Raymond Asquith, born on 6 Nov 1878, was the elder son of British Prime Minister Herbert Asquith but a brilliant intellectual and barrister. He was a member of the Edwardian Coterie and graduated with first class honours from Balliol. He was a junior Counsel on the North Atlantic Fisheries Arbitration investigating the sinking of the Titanic. Great things were expected of him but his rise was interrupted by the outbreak of the First World War. He was initially commissioned, on 17 December 1914, as a second lieutenant into the 16th (County of London) Battalion, London Regiment. He was transferred to the 3rd Battalion, Grenadier Guards, on 14 August 1915 and assigned as a staff officer, but he requested to be returned to active duty with his battalion, a request granted before the Battle of the Somme. While leading the first half of 4 Company in an attack near Ginchy on 15 September 1916, at the Battle of Flers-Courcelette, he was shot in the chest and died while being carried back to British lines. He was buried in Guillemont Road Cemetery.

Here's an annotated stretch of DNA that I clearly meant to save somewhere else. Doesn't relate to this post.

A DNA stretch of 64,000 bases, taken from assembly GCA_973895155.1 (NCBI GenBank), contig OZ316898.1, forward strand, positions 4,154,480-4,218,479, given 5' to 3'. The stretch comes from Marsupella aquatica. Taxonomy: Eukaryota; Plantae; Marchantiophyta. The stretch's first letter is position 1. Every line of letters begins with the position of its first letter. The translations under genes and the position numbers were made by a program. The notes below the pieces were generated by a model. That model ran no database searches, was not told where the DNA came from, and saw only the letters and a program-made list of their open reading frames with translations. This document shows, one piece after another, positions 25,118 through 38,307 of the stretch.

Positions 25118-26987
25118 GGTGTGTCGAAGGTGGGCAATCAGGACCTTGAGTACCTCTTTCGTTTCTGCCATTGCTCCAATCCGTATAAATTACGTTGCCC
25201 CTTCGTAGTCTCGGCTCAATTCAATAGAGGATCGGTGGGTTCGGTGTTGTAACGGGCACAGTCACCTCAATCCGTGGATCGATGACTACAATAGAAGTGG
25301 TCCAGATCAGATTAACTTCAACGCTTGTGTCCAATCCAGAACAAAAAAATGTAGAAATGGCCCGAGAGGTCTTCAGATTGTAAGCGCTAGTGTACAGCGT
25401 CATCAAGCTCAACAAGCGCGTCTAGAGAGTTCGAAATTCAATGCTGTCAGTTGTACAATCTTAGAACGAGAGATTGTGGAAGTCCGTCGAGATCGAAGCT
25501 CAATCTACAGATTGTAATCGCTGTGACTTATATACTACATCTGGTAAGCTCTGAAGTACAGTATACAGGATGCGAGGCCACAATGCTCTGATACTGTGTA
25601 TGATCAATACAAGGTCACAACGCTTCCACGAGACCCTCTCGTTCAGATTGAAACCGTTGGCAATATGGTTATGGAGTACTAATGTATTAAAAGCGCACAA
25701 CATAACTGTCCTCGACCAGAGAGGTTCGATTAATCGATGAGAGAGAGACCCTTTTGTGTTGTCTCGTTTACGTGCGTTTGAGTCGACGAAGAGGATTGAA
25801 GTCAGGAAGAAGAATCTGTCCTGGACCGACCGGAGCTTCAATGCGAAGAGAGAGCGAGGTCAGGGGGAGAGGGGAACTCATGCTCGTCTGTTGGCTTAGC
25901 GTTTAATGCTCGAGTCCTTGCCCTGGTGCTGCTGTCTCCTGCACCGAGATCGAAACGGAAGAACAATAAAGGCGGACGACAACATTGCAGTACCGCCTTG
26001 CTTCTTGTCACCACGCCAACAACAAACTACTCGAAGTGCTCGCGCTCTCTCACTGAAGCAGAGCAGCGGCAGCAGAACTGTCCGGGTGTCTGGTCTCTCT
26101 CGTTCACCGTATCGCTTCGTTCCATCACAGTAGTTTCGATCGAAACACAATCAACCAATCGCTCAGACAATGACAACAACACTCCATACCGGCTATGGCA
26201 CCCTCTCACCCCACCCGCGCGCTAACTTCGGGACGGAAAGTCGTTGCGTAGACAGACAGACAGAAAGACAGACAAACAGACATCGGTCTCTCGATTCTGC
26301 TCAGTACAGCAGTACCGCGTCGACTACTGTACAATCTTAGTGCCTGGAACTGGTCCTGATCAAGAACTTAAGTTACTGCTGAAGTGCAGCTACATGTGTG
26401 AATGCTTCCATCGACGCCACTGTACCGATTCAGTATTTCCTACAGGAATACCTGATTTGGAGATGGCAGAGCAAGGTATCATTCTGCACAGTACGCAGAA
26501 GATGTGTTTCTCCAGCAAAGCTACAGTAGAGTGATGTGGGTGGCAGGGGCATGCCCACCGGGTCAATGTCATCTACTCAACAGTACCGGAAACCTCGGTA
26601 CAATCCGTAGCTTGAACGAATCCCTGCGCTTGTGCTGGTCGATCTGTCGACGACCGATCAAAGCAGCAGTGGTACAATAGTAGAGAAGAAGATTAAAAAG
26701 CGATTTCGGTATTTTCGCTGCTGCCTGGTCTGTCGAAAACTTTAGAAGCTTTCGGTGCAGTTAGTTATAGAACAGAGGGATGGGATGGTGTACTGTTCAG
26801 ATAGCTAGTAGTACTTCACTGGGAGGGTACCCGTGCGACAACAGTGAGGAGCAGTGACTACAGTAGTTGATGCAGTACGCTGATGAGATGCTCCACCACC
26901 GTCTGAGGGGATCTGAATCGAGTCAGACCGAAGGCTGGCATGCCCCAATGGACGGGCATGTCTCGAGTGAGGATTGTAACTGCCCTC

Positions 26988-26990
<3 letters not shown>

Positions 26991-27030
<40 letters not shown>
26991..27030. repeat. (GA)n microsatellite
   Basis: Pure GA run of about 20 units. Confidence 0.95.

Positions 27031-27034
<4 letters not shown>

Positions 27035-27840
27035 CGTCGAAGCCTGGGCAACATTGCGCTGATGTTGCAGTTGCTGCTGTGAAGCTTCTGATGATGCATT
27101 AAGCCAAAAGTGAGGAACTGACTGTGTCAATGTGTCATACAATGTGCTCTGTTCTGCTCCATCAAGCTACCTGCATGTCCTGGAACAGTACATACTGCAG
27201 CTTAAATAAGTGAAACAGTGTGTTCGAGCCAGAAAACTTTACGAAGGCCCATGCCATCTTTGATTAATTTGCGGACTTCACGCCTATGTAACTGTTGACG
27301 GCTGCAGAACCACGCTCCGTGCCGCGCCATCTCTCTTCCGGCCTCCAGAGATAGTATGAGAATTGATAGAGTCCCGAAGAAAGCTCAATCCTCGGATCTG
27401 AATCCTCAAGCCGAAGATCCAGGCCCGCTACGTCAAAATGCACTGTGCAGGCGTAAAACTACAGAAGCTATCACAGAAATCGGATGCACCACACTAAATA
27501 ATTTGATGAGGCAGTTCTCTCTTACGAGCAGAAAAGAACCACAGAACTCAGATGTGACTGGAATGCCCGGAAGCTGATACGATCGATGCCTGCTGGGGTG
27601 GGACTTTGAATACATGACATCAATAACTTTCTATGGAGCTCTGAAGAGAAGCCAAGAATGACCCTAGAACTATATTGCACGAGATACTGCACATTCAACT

In July 1907 he was married to Katharine Frances Horner a notable hostess and patron of the arts, especially the Pre-Raphaelites and John Singer Sergeant. She lived until 1976 but also lost her brother in the First World War. They had 4 children, one of whom died in his teens. Their surviving son was Julian Edward George Asquith, 2nd Earl of Oxford and Asquith who died in 2011. There were two daughters, Lady Helen Asquith and Lady Perdita who married Lord Hylton.
Regimental details | Soldiers